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The Biggest Story of 2020 Won't Be COVID or Riots, Tom Cotton Warns it will be HONG KONG

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On Thursday, Sen. Tom Cotton (R-Ark.) gave a powerful speech about the Chinese Communist Party’s brutal crackdown on Hong Kong. He suggested that this assault on Hong Kong’s liberties may be the most important event of 2020, even more monumental than the coronavirus pandemic or the George Floyd riots. He also suggested that China’s application of a “national security law” railroading the freedom of Hong Kongers exposes the Chinese Communist Party’s greatest weakness.

“What’s happening right now in Hong Kong is a tragedy, a crime, an affront to the civilized world. In an eventful year with so much happening every single day, we may look back in the near future and say this moment, in Hong Kong, was the most important event of the year. It’s not getting enough attention, though, because the Chinese Communist Party is using the pandemic as cover for its crimes against Hong Kong,” Cotton began.

The senator condemned the “national security law” as a tool to “sweep aside” Hong Kong’s traditions and freedoms. “While the Chinese Communist party hasn’t yet rolled in the tanks, as it did in Tiananmen Square, the effects of this law are no less chilling to democracy,” he warned.:snip:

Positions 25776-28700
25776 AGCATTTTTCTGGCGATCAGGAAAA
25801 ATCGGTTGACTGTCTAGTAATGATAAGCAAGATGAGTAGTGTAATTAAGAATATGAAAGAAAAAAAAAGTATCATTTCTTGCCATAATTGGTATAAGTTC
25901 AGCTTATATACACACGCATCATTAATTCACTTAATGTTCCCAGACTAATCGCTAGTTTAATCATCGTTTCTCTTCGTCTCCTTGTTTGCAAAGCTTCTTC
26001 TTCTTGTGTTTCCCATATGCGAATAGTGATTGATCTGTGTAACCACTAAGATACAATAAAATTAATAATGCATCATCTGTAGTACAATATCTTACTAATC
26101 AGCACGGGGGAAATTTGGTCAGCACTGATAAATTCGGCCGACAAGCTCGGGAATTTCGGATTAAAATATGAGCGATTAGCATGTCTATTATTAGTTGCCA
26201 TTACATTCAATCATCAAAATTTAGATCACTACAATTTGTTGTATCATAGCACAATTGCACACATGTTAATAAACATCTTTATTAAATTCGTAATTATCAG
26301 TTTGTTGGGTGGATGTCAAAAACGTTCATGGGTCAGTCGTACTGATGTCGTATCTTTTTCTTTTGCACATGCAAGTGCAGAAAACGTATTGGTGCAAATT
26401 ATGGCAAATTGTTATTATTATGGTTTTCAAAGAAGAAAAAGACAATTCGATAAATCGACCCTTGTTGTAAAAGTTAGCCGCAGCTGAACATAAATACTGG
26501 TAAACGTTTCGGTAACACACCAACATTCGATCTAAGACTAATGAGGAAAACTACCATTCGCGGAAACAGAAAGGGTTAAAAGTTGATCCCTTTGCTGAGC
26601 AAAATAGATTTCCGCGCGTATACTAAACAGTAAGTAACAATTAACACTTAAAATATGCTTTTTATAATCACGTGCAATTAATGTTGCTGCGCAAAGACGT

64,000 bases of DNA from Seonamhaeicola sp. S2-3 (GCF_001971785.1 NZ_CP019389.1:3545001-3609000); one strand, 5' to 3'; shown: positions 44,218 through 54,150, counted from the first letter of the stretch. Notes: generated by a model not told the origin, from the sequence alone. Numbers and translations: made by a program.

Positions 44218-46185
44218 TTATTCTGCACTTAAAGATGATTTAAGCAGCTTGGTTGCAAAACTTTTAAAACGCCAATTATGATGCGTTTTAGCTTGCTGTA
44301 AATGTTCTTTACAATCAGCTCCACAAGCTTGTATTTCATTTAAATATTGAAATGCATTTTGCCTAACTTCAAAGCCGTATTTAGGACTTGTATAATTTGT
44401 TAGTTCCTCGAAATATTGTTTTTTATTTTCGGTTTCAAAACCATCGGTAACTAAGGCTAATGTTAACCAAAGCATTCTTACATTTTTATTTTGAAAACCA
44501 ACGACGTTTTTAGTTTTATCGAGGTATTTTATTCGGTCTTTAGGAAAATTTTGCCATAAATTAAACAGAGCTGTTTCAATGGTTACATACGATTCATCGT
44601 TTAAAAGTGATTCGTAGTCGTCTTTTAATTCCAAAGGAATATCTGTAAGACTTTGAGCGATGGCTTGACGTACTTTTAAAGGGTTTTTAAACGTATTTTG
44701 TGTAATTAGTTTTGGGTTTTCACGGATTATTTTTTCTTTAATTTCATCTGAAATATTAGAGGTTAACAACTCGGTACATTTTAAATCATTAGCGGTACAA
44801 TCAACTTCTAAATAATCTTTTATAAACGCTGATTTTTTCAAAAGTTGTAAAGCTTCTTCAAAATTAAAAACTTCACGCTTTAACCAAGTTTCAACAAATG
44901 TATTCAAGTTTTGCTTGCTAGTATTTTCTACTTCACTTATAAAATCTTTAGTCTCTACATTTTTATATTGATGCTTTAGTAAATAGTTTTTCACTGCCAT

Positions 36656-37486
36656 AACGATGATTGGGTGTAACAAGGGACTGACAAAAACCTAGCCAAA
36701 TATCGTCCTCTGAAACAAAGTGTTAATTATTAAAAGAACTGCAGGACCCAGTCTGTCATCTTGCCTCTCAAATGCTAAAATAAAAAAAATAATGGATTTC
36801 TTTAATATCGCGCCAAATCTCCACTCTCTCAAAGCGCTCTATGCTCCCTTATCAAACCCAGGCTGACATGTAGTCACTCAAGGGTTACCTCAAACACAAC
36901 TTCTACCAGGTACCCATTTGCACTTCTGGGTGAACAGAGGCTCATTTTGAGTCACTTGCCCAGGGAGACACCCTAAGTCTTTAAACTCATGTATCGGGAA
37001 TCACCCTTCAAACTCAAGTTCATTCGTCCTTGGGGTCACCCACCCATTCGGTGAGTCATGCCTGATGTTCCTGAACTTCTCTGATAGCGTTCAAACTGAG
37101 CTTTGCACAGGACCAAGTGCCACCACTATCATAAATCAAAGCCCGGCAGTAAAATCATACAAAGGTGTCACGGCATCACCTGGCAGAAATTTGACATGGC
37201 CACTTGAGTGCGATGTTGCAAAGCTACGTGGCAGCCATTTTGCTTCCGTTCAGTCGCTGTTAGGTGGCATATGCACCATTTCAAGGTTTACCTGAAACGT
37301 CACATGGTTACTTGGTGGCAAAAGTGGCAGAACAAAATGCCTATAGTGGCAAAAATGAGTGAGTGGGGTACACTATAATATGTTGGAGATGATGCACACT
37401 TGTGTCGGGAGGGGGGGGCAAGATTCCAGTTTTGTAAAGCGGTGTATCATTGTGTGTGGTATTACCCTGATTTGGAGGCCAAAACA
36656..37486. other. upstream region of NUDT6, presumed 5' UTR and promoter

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Overnight, a Hong Kong Hotel Is Transformed Into China’s State Security HQ

HONG KONG—First the construction signs went up, then a flagpole appeared and police officers started to swarm the streets. Within hours, a skyscraper hotel in a cozy neighborhood of bars, apartments and boutiques was transformed into something new: the headquarters of Beijing’s powerful new security agency for the city.:snip:

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China's Great Firewall descends on Hong Kong internet users

At midnight on Tuesday, the Great Firewall of China, the vast apparatus that limits the country’s internet, appeared to descend on Hong Kong.

Unveiling expanded police powers as part of a contentious new national security law, the Hong Kong government enabled police to censor online speech and force internet service providers to hand over user information and shut down platforms.

Many residents, already anxious since the law took effect last week, rushed to erase their digital footprint of any signs of dissent or support for the last year of protests. Charles Mok, a pro-democracy lawmaker who represents the technology sector, tweeted: “We are already behind the de facto firewall.”

Hong Kong is facing a dramatic decline of one of its most important advantages – a free and open internet – a defining trait that sets it apart from mainland China where Facebook, Twitter, Google and most major foreign news sites are blocked.

The prospect of Beijing-style internet controls – where residents are not just restricted but monitored and punished for what they post online while companies are forced to censor their platforms – is worrying for citizens, activists and businesses in Hong Kong.:snip:

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